What’s the most gruesome physical activity you have ever endured? Multiply that by a thousand and try to imagine the inconceivable climb of two friends on El Capitan, in Yosemite National Park.
Rock climbers Tommy Caldwell and Kevin Jorgeson did it. It only took 6 years of practice, numerous failed climbs and 19 demanding days to reach the top of the 3,000-foot vertical wall. And the conditions were excruciating: they had bloodied fingertips to show for at the end of their climb.
Dawn Wall is considered to be the climber’s hell, but the two friends captivated a world-wide audience through livestreaming and conquered the rock’s top in front of cameramen swinging from ropes aside them. Many have regarded the free-climb impossible, and Caldwell and Jorgeson are the first to prove otherwise. Relying on ropes and harnesses for safety, and relying on their own skills and muscle for ascending, they traced an incredible track through thin cracks and unbelievably smooth surfaces.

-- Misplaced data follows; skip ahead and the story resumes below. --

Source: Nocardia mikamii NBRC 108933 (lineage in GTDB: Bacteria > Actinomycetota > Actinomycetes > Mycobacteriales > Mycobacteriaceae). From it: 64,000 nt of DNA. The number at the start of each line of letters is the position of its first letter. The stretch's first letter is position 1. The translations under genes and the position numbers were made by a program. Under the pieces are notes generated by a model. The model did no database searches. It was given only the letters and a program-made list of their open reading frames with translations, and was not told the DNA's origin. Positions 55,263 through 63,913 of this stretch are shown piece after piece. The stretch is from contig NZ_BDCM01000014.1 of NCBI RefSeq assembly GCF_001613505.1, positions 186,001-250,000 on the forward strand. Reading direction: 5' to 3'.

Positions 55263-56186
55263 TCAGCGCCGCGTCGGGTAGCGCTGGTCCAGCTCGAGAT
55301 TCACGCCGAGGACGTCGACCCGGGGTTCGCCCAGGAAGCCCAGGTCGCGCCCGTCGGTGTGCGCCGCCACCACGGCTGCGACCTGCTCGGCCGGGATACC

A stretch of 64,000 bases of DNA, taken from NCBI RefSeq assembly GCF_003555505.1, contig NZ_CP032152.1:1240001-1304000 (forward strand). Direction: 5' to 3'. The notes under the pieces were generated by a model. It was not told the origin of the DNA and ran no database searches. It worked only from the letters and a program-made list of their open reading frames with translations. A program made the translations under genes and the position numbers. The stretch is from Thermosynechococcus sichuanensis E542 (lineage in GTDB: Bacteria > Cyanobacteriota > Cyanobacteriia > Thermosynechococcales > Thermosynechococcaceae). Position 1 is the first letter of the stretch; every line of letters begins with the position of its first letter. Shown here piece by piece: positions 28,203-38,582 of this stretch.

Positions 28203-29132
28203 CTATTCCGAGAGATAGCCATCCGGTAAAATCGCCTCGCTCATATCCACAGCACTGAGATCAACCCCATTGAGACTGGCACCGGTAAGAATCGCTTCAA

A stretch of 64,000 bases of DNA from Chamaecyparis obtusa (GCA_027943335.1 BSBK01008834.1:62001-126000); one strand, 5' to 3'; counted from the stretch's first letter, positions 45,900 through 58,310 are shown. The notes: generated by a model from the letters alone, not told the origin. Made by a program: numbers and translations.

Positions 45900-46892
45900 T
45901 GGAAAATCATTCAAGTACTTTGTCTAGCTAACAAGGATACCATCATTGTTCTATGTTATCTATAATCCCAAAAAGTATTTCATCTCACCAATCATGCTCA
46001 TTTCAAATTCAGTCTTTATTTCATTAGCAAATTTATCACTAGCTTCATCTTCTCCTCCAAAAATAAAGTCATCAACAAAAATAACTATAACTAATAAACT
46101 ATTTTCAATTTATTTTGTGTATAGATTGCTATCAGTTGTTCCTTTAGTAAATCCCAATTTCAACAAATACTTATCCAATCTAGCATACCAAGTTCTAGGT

The climb was a persistent fight against falls and physical harm, but the two couldn’t give up on the desire of conquering the wall, a stubborn desire edging on borderline obsession. No one before had ever reached the summit in one bottom-to-top free-climb. Many others have climbed the wall, the first one doing so in 1970, but with the use of ropes pulling them up with cables.
Throughout the climb, Caldwell and Jorgeson set up camp on the wall, taking breaks and resting in tents anchored to the rock. Their fingertips were the ones in need of tending each night, due to the impossible task of pulling your own weight by little crevices on an even wall. Sometimes, they waited entire days before trying again. The healing process was slow, even with the help of special lotions, so they protected the wounded skin by any means, even tape or superglue.
The pioneer climbers did not get there overnight: it took years of training and multiple unsuccessful tries. In 2010, a storm turned them in their way when they were about a third up the wall. Another attempt ended in a broken ankle for Jorgeson. This December, he got stuck in the first half of the wall for seven days, as he tried for eleven times to gain some more ground.
But they didn’t give up. And they succeeded.
Image Source: National Geographic